Talks about Sovereignty: A Scientific Approach
The sovereign citizens movement has become among the top domestic terrorist groups on the FBI's list in the United $tates for refusing to cooperate with the government. People of this movement assume an artificial independence as a nation and refuse to file taxes, carry any type of license or hold a social security card. Question is, where does the anti-imperialist movement stand with these individuals and how does their approach to liberation compare to that of Marxism-Leninism-Maoism.
It is reported that more than 300,000 people are self-declared sovereign citizens in the United $tates, and it is predicted to be one of the fastest growing movements in U.$. history.(1) So it is a reasonable question to ask whether these people are on to something or not.
It appears that the sovereign citizens movement is currently one of a mixture of oppressed nation lumpen, bourgeois nationalists and petty bourgeois organizations across the United $tates. For example, among those claiming to be sovereign citizen organizations are the New Afrikan groups like the Moorish Nation, the Mawshakh Nation of Nuurs and the Washitaw Nation, both Islamic and Hebrewic. Then there are the white nationalists responsible for publications and broadcasting programs for the movement: From the Embassy of Heaven, The Aware Group, the Republic of Texas, Rightway LAW, Freedom Bound International and Amen-Ra BTO, Inc.; and personalities like David W. Miller, Charles Weisman, Alfred Adask, George Gordon and Brent Johnson.
Lumpen class in search of answers
The talk of sovereign citizens in prison was first heard by the author in 2009, promoted by a variety of lumpen prisoners professing to be card-holding members of the jailhouse lawyers National Lawyers Guild. They claimed to possess the mysterious knowledge, which utilized in U.$. courts could result in riches from financial settlements, as well as the potential of an early release for prisoners who have learned the craft of cracking the code described as redemption.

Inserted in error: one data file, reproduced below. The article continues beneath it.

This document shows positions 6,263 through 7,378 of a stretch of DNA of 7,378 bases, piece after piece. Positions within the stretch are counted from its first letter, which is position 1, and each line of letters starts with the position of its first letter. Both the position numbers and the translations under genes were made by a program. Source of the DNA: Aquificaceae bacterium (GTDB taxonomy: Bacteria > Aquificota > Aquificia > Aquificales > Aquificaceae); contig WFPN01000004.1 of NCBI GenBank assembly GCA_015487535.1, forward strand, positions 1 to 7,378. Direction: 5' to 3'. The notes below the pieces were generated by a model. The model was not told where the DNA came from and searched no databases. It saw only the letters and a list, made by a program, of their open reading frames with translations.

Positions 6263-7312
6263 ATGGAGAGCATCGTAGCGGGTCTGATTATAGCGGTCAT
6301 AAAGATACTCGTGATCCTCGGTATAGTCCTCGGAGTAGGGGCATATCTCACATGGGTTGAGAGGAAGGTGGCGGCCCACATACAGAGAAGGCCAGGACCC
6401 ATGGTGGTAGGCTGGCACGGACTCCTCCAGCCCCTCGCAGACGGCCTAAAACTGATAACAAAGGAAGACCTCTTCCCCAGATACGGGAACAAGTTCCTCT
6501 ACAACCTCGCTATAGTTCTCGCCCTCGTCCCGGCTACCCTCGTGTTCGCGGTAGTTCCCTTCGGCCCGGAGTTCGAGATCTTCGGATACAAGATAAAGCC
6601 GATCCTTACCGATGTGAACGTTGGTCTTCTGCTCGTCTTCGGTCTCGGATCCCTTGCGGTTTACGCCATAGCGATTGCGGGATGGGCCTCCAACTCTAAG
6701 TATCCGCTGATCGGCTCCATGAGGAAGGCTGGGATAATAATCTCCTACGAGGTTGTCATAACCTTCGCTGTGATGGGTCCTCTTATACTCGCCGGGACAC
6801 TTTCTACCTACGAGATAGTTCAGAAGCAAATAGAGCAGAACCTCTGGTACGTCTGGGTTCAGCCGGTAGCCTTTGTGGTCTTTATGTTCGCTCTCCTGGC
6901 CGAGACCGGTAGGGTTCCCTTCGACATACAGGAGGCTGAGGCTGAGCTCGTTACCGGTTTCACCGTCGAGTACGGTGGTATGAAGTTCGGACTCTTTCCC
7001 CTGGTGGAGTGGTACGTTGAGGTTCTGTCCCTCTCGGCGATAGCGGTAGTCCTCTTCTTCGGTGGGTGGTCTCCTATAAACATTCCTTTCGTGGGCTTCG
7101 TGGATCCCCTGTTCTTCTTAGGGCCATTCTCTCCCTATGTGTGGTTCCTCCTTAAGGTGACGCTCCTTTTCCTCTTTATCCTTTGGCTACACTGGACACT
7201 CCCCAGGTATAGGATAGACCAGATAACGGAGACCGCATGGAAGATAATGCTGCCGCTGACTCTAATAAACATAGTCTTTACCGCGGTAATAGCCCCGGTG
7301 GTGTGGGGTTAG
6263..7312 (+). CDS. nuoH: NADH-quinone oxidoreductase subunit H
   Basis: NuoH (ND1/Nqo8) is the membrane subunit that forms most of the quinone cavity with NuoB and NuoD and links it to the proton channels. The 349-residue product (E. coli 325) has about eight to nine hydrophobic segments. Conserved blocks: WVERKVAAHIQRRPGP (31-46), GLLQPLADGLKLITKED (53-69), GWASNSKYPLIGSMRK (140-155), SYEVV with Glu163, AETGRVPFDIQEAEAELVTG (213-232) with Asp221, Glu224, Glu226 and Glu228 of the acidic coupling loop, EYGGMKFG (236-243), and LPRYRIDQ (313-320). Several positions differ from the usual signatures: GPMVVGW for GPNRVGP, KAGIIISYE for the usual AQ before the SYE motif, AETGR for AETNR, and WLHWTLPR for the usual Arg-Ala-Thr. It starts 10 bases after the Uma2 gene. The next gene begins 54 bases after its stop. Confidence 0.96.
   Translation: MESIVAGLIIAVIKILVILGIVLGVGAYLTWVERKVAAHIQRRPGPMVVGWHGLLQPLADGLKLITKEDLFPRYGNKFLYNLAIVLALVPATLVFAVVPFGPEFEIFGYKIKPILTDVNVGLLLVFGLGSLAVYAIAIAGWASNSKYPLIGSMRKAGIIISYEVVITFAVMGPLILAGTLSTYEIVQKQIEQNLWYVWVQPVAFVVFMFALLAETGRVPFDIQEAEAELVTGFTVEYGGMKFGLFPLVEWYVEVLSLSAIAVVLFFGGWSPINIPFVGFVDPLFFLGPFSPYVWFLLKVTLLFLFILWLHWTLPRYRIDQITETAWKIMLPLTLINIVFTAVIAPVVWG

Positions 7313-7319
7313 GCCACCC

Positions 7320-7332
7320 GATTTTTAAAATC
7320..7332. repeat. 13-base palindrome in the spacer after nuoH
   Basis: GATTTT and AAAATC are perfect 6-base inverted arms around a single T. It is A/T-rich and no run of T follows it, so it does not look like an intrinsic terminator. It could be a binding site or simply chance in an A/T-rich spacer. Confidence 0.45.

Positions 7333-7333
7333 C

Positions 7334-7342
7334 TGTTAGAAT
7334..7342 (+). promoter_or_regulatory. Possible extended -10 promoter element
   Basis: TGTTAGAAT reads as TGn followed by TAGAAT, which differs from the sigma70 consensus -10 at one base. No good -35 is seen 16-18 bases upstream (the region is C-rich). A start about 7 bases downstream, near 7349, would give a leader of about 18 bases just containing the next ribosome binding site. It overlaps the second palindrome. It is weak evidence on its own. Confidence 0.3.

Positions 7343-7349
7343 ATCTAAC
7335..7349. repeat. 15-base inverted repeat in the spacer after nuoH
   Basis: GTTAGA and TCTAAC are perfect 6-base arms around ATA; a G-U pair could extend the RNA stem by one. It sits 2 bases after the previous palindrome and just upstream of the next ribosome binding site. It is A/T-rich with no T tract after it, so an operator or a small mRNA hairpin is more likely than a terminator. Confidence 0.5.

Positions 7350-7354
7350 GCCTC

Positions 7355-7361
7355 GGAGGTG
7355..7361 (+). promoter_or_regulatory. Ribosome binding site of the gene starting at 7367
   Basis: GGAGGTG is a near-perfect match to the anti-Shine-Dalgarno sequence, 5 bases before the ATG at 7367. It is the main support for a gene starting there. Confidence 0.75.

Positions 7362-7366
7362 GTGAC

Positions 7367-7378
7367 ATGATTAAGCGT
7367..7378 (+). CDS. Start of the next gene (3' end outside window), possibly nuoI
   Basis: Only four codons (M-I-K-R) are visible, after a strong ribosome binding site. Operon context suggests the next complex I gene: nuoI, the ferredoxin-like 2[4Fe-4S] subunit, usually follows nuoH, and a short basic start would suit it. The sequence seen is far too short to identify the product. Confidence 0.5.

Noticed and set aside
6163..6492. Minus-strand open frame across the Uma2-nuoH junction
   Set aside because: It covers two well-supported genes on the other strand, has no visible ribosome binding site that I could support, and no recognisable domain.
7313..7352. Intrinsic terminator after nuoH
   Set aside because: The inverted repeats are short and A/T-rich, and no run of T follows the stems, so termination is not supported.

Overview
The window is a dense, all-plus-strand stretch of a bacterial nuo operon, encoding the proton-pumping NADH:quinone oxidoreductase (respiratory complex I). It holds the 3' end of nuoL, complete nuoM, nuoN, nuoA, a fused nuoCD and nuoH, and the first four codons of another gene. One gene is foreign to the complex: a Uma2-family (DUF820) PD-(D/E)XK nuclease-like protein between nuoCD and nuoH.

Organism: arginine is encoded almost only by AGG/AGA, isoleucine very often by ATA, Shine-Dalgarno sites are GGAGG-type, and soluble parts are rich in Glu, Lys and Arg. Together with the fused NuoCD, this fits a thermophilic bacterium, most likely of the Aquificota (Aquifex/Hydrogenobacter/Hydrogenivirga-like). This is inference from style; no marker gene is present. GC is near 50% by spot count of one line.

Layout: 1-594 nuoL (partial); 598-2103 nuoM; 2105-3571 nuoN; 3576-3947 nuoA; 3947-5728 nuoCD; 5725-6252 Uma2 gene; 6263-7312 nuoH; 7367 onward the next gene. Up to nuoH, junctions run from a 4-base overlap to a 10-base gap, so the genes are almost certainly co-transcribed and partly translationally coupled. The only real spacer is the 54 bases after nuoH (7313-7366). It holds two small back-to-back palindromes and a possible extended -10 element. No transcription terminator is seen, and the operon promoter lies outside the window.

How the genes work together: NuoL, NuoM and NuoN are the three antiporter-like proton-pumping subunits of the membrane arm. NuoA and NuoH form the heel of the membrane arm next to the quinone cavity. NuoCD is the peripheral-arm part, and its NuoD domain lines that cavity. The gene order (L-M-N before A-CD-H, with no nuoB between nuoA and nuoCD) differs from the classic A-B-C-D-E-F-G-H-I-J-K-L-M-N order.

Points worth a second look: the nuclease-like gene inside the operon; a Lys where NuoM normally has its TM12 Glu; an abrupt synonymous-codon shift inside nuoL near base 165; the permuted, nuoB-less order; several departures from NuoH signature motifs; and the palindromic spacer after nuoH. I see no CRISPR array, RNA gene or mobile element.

Lumpen in the United $tates, in general, are always looking for a come up, but they rarely consider at what cost will they come up. They, in general, believe that if they can just grow their underground economy they can free themselves. This viewpoint is a product of the lumpen's relationship to capitalism as belonging to internal semi-colonies. Lumpen are excluded from the prosperous imperialist economy overall, yet given tastes of that wealth via these underground economies that also provide an illusion of acting outside of the system. It seems that the popularity of the sovereign citizens movement in prisons can be explained this way, the difference being that it actually claims to be based in law.
With its promises of wealth, stature, independence and self-control, lumpen prisoners are not blamed for lining up to receive what they've been conditioned to know as being freedom. However, they are cautioned that everything that glitters isn't gold. What we see at play is the principal contradiction that defines the lumpen class in our society: the individualist tendencies to come up at the expense of others that are required of an excluded class in a capitalist economy, and the need for collective action to overcome those conditions and attain true freedom. We even see the New Afrikan organizations promoting the ideas of sovereign citizenship have borrowed from the ideas of national liberation movements as well. But rather than fight for national liberation of New Afrika, they define their nation in opportunistic ways as if a nation is something that any group of people can just create out of thin air. We recognize nations as scientific phenomena, that exist in the real world and are defined as a group of people with a common culture, territory, language and economy.